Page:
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Showing posts from April, 2017

Quotes on lying

Robert A. Burton: "As a lifelong poker player, I have spent considerable time developing a winning strategy, yet I am not a great player. I have long suspected a variety of flaws, but haven't figured out a clear solution. With the recent popularity of televised poker tournaments where the viewers can see the players' hole cards at the start of each hand, the problem has become transparent. The players with the best overall results are those who aggressively make selective large bluffs, a style with which I have never been entirely comfortable. * * * Trying to figure out what the other players have turns out to be of less value than just making the large bluff periodically." Thomas S. Szasz: It [the term "lying"] comes into play only when the assumption is made that the communicants have pledged themselves to truthfulness. Thus, the term "lying" can be used meaningfully only in situations in which the rules of the game prescribe truthful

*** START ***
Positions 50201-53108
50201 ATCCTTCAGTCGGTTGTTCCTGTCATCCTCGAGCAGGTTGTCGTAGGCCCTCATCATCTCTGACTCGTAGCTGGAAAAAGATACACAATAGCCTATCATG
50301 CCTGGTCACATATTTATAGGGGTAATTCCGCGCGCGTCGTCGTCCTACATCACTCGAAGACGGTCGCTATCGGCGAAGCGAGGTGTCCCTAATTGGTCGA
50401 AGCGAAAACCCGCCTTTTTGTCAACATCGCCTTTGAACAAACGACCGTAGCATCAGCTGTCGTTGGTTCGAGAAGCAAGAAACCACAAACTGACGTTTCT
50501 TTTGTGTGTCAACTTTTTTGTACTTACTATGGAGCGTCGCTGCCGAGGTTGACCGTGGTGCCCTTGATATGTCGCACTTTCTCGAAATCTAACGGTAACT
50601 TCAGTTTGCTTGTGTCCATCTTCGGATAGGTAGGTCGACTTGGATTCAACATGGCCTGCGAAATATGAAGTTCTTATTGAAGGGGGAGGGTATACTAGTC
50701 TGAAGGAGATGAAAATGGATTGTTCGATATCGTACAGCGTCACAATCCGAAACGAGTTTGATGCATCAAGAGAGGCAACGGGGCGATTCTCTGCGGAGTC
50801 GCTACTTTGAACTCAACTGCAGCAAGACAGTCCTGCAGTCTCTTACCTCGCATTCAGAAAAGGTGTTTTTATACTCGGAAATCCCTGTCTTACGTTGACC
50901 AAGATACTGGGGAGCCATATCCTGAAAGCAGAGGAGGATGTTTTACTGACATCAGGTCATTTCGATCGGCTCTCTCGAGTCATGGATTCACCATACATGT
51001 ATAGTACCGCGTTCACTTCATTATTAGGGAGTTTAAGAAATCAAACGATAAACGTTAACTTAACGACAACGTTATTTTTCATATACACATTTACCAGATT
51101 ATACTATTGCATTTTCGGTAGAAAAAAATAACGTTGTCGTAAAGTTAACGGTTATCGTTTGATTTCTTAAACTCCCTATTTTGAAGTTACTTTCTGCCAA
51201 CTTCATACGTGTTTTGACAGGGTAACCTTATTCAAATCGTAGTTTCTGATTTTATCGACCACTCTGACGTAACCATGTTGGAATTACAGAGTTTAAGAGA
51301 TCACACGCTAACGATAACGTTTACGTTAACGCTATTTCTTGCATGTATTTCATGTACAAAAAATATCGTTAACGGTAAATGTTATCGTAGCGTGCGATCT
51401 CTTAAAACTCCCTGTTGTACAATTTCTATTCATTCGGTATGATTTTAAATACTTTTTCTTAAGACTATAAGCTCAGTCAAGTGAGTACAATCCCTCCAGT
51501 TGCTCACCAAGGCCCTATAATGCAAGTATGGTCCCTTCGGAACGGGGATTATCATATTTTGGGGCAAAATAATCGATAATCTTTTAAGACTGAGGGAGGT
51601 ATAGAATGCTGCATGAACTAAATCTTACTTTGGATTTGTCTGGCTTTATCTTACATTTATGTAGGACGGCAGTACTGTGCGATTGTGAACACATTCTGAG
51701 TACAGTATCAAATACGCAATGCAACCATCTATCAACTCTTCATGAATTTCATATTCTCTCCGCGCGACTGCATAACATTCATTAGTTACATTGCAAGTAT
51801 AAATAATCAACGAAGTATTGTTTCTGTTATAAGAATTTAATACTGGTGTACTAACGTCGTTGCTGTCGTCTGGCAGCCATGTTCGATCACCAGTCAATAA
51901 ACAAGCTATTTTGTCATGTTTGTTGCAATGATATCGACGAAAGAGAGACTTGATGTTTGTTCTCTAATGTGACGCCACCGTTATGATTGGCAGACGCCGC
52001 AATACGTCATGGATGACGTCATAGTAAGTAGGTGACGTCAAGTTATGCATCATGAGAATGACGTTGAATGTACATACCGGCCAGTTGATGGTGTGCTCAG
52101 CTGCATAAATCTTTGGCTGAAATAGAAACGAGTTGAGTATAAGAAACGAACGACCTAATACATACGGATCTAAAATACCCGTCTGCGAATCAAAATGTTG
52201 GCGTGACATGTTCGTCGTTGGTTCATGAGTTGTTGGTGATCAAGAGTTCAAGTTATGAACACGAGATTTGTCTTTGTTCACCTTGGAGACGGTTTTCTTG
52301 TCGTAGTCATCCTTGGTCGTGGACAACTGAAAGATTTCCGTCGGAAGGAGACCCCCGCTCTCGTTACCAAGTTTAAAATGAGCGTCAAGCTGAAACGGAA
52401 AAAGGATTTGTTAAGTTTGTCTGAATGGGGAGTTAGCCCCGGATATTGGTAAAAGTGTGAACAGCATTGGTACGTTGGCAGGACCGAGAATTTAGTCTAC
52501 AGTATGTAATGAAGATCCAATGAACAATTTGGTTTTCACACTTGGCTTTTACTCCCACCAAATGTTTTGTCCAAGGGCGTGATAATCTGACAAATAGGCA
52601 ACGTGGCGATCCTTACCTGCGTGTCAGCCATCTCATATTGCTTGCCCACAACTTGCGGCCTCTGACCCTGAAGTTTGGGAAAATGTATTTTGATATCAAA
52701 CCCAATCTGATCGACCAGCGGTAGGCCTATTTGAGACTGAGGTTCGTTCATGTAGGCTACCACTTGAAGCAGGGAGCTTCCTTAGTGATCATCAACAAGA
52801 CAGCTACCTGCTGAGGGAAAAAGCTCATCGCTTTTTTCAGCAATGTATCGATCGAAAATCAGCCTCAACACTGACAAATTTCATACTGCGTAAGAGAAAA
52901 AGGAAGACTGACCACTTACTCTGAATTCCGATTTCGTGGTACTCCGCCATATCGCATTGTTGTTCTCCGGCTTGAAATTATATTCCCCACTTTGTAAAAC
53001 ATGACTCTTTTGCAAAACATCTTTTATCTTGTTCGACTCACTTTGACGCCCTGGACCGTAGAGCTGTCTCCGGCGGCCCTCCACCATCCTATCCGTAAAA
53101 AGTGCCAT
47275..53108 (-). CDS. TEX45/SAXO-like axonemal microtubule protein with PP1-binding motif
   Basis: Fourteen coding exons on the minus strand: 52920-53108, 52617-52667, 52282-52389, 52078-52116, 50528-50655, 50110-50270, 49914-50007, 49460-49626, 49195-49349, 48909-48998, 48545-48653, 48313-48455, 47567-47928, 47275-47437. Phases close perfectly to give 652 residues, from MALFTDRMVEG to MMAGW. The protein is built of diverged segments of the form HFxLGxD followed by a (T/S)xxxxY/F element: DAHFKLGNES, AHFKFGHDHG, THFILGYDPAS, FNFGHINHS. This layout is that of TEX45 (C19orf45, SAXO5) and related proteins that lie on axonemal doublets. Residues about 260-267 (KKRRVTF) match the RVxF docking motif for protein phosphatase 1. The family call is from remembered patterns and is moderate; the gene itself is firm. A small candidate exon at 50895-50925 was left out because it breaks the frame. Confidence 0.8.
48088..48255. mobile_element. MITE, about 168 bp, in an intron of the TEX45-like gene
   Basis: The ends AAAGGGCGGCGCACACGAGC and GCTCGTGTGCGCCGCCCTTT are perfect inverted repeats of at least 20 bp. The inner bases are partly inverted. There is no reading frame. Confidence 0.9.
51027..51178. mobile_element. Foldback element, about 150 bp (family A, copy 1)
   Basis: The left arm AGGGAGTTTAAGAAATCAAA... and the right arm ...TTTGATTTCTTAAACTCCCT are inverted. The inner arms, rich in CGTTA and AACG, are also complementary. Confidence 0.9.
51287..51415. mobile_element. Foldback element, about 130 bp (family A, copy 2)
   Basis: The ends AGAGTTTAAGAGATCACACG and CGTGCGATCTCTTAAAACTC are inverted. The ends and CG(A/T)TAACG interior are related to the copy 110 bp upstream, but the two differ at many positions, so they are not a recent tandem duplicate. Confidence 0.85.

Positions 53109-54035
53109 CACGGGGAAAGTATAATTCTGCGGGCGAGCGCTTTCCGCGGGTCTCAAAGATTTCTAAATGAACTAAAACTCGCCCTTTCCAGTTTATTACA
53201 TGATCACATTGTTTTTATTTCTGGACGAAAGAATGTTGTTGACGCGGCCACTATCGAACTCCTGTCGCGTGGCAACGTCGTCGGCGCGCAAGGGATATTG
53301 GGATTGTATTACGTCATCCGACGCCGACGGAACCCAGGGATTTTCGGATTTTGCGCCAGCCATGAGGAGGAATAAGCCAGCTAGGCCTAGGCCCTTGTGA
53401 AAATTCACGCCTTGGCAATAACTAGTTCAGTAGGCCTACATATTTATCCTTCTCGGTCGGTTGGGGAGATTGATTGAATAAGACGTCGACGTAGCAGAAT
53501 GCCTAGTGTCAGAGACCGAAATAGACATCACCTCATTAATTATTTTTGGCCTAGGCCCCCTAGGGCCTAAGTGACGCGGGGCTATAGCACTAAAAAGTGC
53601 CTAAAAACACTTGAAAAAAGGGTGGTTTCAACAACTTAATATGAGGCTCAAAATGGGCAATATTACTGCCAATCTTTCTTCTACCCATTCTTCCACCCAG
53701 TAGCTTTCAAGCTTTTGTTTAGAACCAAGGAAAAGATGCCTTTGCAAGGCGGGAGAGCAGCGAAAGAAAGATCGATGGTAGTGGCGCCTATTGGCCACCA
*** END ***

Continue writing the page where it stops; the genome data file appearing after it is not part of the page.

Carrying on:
Quotes on perception and interpretation

Sen. J. William Fulbright: “...people in different societies look at the same facts and "see" different things, that what they see, or think they see, is largely determined by what they expect to see. The point is illustrated by an experiment in which a psychologist had two groups of schoolteachers, one Mexican, the other American, look into a device that simultaneously showed a picture of a bullfighter to one eye and a picture of a baseball player to the other. When asked what they had seen, most of the Mexicans said they had seen a bullfighter and most of the Americans said that they had seen a baseball player. Obviously, what each individual saw had a great deal to do with whether he was a Mexican or an American.” Steven Lukes: “He recalled James Thurber's encouraging thoughts about the strange pleasure of going blind. As one's eyesight fails, the role of the external world in fixing what one sees declines while that of interpretation increases, so you onl